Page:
The fluorescence was collected by the objective and filtered through a custom-made dual color band pass filter (Chroma), that rejects scattered laser light, and a long pass filter (OG530, Schott). The fluorescence was further split into a donor and an acceptor channel by a custom-made dichroic wedge mirror (0.5° angle, center wavelength of 630 nm, Chroma) placed in the infinity path of the microscope . A +150 mm achromatic lens (Thorlabs) projected the separate images on a multiplication gain CCD camera (Cascade 512B, Roper Scientific) operating at a frame rate of 20 to 100 Hz.
Bulk fluorescence spectra reveal proper reconstitution of mononucleosomes
The observed average FRET efficiency in the reconstituted mononucleosomes was 0.75 ± 0.1, which was in good agreement with FRET values predicted by the position of the FRET pair in the nucleosome. From the bulk FRET experiments, and the predicted maximum FRET efficiency of ∼0.9 for a mononucleosome with the ATTO550-ATTO647N FRET-pair, we estimated the reconstitution yield to be at least 85%. Some residual donor emission can be accounted for by incomplete acceptor labeling. With absorption measurements on the DNA construct (Fig. 2b) we determined that the acceptor:donor:DNA stoichiometry was ∼0.7:0.9:1. Together, these bulk data show that the labeled DNA construct and the histone proteins properly formed mononucleosomes upon reconstitution (see Fig. 1).
spFRET microscopy reveals individual nucleosomes together with a large population of dissociated nucleosomes
In contrast, 90% of the fluorophores did not show FRET at all. This conflicts with the bulk experiments, where after correction for incomplete labeling an average FRET efficiency of 0.75 was found. As mentioned before, there was a fraction of donor only labeled species (∼30%), but this alone could not explain the observed discrepancy between bulk and single-molecule measurement. When we directly excited the acceptor fluorophores (see Fig. 3b), we found that most of the donors were colocalized with an acceptor. Therefore we conclude that FRET signal was lost during the single-molecule measurement, due to disassembly of a large fraction of the nucleosomes.
It is known that nucleosomes become unstable and dissociate when they are diluted to low concentrations [17, 18]. For our wide field spFRET measurements we diluted to pM fluorophore concentrations to resolve individual fluorophores. We ensured that the nucleosome concentration was always above 10–50 nM. By adding an excess of unlabeled mononucleosomes and 0.03% non-ionic detergent (NP-40) to our buffer. Thastrom et al.  reported that under these conditions nucleosomes do not dissociate in bulk solutions. We found that even 50 nM of unlabeled nucleosomes, far above the dilution-driven dissociation threshold, did not retain proper nucleosome folding, excluding dilution effects to be the cause.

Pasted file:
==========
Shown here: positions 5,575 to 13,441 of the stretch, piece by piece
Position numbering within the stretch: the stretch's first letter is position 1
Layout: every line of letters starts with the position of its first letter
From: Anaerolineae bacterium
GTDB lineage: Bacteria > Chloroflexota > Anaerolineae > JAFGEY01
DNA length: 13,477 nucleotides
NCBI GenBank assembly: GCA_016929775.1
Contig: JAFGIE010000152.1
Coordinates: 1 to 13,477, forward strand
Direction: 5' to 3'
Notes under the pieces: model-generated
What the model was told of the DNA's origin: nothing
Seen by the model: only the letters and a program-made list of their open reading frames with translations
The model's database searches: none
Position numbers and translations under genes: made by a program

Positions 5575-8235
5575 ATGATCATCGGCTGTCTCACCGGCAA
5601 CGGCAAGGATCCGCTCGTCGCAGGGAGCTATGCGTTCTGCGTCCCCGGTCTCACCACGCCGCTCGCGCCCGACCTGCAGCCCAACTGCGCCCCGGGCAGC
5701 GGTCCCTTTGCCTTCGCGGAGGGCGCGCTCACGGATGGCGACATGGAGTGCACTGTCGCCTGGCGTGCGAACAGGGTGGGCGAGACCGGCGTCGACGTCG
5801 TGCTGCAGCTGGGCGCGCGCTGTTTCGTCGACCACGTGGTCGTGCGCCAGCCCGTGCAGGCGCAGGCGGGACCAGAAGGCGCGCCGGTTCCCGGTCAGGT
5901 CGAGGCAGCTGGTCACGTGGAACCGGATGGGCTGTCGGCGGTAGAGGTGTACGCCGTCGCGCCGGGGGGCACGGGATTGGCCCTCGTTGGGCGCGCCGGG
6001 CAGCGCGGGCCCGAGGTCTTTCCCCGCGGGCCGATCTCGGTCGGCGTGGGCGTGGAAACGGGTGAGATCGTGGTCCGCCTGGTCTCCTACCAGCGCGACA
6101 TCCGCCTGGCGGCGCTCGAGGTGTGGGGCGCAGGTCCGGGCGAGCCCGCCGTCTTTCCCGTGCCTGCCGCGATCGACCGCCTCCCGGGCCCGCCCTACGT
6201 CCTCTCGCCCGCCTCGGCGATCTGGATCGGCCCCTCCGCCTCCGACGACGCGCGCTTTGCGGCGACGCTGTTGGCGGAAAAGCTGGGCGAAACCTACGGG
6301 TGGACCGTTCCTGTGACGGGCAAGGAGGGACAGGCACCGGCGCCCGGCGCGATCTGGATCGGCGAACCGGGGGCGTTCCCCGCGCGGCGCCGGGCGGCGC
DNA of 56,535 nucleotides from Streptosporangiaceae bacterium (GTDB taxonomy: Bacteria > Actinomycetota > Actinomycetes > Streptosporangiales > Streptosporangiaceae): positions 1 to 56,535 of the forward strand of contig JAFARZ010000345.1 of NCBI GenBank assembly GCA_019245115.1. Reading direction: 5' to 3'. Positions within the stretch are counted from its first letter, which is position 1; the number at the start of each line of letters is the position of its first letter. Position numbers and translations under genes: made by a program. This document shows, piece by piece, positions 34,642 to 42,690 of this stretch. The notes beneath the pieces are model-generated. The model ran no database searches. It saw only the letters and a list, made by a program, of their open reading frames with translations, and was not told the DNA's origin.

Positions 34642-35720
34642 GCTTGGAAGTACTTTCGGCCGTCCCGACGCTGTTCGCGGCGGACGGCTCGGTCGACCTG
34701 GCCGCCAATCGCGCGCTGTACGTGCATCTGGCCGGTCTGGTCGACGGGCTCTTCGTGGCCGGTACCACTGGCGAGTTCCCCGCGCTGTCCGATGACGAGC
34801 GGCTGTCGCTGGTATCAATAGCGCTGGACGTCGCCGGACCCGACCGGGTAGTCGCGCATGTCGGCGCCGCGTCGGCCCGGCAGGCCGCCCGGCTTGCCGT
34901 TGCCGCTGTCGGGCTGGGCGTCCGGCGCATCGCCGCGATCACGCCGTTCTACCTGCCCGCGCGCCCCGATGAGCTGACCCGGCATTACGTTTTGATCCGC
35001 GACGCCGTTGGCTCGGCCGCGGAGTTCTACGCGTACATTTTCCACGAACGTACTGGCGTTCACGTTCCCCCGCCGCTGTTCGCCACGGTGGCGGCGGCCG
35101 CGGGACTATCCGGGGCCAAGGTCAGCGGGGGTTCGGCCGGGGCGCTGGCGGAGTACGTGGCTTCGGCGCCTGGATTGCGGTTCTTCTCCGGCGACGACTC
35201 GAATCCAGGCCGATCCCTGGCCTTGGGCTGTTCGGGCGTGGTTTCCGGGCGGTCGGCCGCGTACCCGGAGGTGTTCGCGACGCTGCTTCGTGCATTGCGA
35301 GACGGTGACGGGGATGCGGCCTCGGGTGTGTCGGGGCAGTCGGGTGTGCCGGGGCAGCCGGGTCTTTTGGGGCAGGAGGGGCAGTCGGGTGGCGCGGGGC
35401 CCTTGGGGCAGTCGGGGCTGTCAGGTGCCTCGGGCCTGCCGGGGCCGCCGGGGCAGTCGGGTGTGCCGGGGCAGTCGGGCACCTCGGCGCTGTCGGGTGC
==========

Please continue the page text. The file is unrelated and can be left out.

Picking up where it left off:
It is known that H2A–H2B histone dimers can spontaneously be exchanged from the protein core , which in our case would result in a transient loss of FRET. However, we found the same amount of disassembled nucleosomes upon immobilization when the octamer protein core was crosslinked by dialysis against 0.05% glutaraldehyde in 1 mM EDTA. We confirmed that the crosslinking itself did not dissociate nucleosomes with bulk fluorescence experiments. This suggests that not the histone protein core dissociates, but rather that the wrapped DNA loosens or significantly rearranges itself around the protein core. We confirmed that mononucleosomes in free solution (in the same buffer used for single-molecule experiments) remain stable for hours at room temperature using bulk fluorescence measurements. Therefore we consider the dissociation of the nucleosomes described here to be associated with their immobilization to the functionalized cover glass. As an alternative immobilization strategy we performed experiments with biotinylated BSA-functionalized cover glasses instead of PEGs. Biotinylated BSA is often used for single-molecule studies involving nucleic acids, whereas PEGs are often used for studies involving DNA-protein complexes . Biotinylated BSA yielded even less intact nucleosomes. The exact nature of the interactions of the nucleosomes with the modified cover slides remains unclear, but the destabilizing effect of the surface forms a hurdle for obtaining large datasets of spFRET measurements.
On the 10% immobilized mononucleosomes showing FRET, irreversible loss of FRET was only found after photobleaching, implying that their nucleosomal structure remained intact after immobilization.
Single-molecule fluorescence footprint of individual nucleosomes
We found that the standard deviation in FRET efficiency of the high FRET state of the entire population (0.13) was larger than the standard deviation within individual traces (0.06), as shown in the histograms in Fig. 4c and d. This observation can be accounted for either by different nucleosome populations with slight variations in FRET efficiency, or by local differences in rotational freedom of the dyes due to immobilization.
Acceptor blinking is the dominant source of spFRET dynamics